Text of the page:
Over the weekend, I poured myself a cup of coffee, sat outside in the perfect October air, and thought about disasters.
Yup, I thought about all the things that could go wrong in my home. I made a list. And then I wrote down what I would do, who I would call, how I would proceed if some really bad or kind-of-bad things happened. I wrote down enough detail, but not too much; just enough to set a plan and some positive action in motion. I wrote for an audience that might or might not include me.
After printing out a few copies of the list, I stashed them in easy-to-find places around the house and made sure that my family knew where to find them. Few household tasks have been as gratifying. I’m not sure why.
I have a friend who will probably read this and then text me, “doesn’t everybody do that already?” I’m not sure, but they should if they haven’t.
Also, since she’s exactly the kind of person who would ask that kind of question, she’s the last line on the list: “If you don’t know what to do, call ______.”
Recently, Reshan shared a meeting template with me. (I know, my life is incredibly exciting!) It included not only Agenda items and Resources, but also a section for Decisions & Outcomes, Expected Attendees, and Future Meetings. See below, from his blog:
An avowed meeting skeptic, I run more meetings than I’d care to admit, and lots of practice in that area has meant lots of speed and efficiency. I can churn out basic agendas very quickly. I’m good at running meetings (so I’m told). But like everything else, and to mess with a tried and true phrase about perfection, good can become the enemy of the great.
With that in my mind, I tried Reshan’s template last week. I was eager to mix things up, and a new, enhanced agenda template seemed like a fine way to start. Immediately, I found myself moving more slowly (a theme for the year, it seems). Working with the new template was like setting out to run and stepping into a quarter mile of wet concrete.
I had to put in a lot more effort, especially when I wrote my outcomes, something I had never done before. I had to think about each person in the meeting as I typed out the attendee list. I had to account for attendees who told me that they could not be present. And in order to write them down, I had to look up, via the search function on my calendar, our future meeting dates. This last step gave me a useful sense of the sweep of time — or lack thereof — that I would have throughout the year to accomplish the work of the team or committee.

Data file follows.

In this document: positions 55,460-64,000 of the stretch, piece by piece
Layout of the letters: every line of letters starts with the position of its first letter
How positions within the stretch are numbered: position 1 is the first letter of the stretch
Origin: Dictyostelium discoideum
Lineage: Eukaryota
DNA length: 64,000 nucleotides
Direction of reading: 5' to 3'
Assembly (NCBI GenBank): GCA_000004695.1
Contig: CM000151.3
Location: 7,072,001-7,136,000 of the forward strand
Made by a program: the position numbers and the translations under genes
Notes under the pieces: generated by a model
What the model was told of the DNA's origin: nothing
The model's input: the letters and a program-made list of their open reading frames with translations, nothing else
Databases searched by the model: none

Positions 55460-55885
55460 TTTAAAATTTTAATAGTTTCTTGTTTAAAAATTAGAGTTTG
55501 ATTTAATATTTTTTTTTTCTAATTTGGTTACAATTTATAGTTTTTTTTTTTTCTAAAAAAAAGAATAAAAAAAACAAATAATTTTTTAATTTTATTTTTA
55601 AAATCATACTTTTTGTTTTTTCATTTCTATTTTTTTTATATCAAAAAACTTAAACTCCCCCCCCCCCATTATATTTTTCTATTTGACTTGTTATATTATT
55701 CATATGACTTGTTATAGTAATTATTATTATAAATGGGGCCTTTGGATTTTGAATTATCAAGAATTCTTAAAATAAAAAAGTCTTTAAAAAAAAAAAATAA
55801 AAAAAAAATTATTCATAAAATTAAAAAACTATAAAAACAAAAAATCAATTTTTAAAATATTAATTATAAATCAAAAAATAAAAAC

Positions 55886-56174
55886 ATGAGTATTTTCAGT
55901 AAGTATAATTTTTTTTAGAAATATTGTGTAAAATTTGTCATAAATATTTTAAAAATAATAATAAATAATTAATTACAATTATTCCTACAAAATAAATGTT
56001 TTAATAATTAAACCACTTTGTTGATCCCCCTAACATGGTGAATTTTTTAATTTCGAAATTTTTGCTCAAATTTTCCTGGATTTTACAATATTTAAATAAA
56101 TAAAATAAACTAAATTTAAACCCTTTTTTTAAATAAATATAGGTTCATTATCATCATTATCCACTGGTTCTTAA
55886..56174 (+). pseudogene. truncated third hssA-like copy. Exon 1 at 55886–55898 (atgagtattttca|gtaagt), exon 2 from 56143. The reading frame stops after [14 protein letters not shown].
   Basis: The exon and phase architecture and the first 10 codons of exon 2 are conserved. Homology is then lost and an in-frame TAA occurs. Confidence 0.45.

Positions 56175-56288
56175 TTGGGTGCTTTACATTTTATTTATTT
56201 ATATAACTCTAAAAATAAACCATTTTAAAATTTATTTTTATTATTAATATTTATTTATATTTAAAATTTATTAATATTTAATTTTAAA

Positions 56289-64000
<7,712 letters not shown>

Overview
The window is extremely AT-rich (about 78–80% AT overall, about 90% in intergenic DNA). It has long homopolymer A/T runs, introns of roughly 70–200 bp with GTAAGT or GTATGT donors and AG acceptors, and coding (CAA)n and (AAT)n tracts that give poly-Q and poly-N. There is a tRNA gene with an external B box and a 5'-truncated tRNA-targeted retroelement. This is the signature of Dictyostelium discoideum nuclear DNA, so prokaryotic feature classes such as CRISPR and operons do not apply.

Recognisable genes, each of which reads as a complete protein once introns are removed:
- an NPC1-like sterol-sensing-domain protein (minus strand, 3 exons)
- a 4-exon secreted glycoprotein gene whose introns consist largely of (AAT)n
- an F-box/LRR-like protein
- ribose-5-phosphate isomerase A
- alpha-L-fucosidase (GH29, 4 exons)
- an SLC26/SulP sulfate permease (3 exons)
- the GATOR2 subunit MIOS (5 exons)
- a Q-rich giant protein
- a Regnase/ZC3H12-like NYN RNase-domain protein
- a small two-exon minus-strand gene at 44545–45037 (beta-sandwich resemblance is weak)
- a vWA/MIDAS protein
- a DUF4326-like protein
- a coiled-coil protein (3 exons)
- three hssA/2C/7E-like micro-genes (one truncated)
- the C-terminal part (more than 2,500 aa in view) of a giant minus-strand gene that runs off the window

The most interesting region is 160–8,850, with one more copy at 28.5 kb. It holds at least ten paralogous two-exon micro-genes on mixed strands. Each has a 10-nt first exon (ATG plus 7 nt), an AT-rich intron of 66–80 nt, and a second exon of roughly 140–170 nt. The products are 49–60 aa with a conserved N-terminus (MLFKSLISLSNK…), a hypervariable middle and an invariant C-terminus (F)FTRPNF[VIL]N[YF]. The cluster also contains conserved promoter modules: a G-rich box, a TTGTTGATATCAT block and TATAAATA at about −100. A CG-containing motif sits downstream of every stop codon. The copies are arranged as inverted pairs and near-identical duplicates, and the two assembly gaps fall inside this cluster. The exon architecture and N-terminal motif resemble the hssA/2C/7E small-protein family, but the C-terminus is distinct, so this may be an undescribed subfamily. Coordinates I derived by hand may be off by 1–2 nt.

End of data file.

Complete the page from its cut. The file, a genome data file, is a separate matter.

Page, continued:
I’ve run two meetings using the new agenda style. And though only time will tell if the approach leads to better team product and process, I can state fully and honestly that I’m putting more effort into each meeting. I’m being more clear — with myself and with others — about why we’re assembled. In the meetings themselves, I feel like I have a better grip on the bat or the ball or the spatula or the paintbrush (or choose your own metaphor).
Meetings are a key part of my core work responsibilities. Running a lot of them means I have improved to the point where I have to be really careful about automaticity. Finding ways to disrupt autopilot mode, to make old work new, to make daily, high leverage tasks more appropriately effortful, seems like an important, even aspirational meta-skill for modern leaders. Going further, an emerging leadership continuum seems to encompass when to automate, on one end, when to humanize, on the other, and all the messy minor steps in between.
I’ve been paying close attention lately to the Predictive Text feature in my Gmail account. Often, it guesses quite well, suggesting the precisely right word to wrap up an exchange that need not go further.
But at other times, it’s just hilariously off the mark, offering absurd readymades that never cease to amuse me.* Here’s a recent favorite.
Each Friday, a poet-friend emails me — and an old-fashioned, hand-sewn email list of about 15 people — a line or two from his journal. This week, Predictive Text knew exactly what to (not) say in response:
*Or perhaps there’s sarcasm in the algorithm? Doubtful, but in that case, the joke’s on me.